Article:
TITLE: The Supreme Court and the American Elite, 1789-2008
AUTHOR: Lucas A. Powe, Jr.
PUBLICATION DATE: April 2009
PUBLISHER: Harvard University Press PAGE COUNT: 432 pp.
A leading historian of the Supreme Court, Professor Powe clerked for Supreme Court Justice William O. Douglas before joining the University of Texas Law School faculty. In his latest work, the author decries what he calls the “Imperial Court,” overly concerned with solidifying its primacy through a series of pretentious opinions designed to establish limits on congressional power. Detailing a litany of cases in which the Rehnquist Court overturned positive, progressive, and proactive legislation designed to protect and improve society, the Supreme Court turned to a rigid interpretaion of the Commerce Clause in an overreaching attempt to stifle Congressional attempts to exercise its regulatory authority ostensibly granted by the Constitution. Powe links the Supreme Court’s late-Century mindset change with its attack upon reformist legislation designed to expand and extend rights and privileges to the needy and neglected, coinciding with the ascendancy of a Republican majority in Congress that began with the 1994 elections and continued until the recent mid-term election of 2006. Surfing a wave of electoral sentiment, the author notes, is a bad move for a Court cognizant of its historical legacy, and it may someday regret its decisions to invalidate the Violence Against Women Act, strike down the Gun Free School Zones Act, and abrogate damage remedy provisions under both the Age Discrimination and Americans with Disabilities Acts. Recommended for academic, public, and law libraries.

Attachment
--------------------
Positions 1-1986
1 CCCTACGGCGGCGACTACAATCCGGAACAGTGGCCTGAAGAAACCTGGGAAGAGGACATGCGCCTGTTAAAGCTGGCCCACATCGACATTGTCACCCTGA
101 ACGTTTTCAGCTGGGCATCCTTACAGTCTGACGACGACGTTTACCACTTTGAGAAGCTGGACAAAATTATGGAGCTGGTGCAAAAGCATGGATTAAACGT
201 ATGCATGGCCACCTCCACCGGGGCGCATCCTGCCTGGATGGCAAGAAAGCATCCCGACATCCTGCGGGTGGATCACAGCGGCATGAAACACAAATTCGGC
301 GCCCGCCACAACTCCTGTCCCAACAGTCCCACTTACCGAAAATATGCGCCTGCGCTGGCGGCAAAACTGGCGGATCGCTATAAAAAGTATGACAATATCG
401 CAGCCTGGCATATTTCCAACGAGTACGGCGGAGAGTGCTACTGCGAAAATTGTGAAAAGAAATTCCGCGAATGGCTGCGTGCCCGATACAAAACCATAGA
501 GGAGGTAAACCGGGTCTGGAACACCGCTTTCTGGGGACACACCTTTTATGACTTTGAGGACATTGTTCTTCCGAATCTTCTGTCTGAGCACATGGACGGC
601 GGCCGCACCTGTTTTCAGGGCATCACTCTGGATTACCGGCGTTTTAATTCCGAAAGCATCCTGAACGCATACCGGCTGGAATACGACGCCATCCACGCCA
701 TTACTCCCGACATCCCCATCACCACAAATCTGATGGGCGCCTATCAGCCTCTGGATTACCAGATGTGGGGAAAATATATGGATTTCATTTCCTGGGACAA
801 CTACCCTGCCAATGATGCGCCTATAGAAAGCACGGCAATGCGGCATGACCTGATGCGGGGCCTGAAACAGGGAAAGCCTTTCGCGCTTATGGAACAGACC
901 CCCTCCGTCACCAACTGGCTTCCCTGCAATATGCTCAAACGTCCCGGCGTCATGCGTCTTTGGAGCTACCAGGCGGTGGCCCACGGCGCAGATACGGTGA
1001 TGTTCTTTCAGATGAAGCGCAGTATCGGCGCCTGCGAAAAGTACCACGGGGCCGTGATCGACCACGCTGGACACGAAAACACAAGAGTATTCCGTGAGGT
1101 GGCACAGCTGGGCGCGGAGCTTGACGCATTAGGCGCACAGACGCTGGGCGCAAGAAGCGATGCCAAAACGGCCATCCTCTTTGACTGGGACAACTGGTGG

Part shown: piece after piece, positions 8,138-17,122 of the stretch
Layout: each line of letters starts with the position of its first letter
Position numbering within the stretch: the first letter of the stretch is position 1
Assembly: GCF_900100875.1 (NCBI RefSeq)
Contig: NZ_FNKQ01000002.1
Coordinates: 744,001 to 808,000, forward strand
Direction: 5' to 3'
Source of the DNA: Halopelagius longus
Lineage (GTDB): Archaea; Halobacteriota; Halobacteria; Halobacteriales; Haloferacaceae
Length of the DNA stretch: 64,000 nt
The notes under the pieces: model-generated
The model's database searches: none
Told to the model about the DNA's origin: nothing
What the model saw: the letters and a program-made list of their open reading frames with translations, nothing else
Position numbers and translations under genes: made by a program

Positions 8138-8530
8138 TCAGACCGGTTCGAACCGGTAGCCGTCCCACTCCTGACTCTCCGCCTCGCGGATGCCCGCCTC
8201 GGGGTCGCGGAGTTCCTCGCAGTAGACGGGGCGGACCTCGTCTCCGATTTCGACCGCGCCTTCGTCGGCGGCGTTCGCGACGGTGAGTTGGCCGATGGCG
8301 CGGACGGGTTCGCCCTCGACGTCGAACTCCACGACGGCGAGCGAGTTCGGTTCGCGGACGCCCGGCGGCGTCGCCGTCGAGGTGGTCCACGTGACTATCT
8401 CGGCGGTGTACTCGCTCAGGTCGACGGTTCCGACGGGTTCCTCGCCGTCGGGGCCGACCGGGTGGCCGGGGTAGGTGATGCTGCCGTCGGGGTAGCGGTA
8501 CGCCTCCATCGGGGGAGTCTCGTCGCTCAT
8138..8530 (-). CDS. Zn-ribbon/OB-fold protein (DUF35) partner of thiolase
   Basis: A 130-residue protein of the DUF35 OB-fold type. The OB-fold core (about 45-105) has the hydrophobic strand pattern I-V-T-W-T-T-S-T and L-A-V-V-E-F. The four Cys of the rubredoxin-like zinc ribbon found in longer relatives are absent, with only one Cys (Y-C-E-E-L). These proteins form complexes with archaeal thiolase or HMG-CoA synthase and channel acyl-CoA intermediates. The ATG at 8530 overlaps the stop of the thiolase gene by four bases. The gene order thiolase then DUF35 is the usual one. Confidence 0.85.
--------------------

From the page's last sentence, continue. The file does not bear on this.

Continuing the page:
Philip Y. Blue, New York State Supreme Court Criminal Branch Law Library, First Judicial District, New York, New York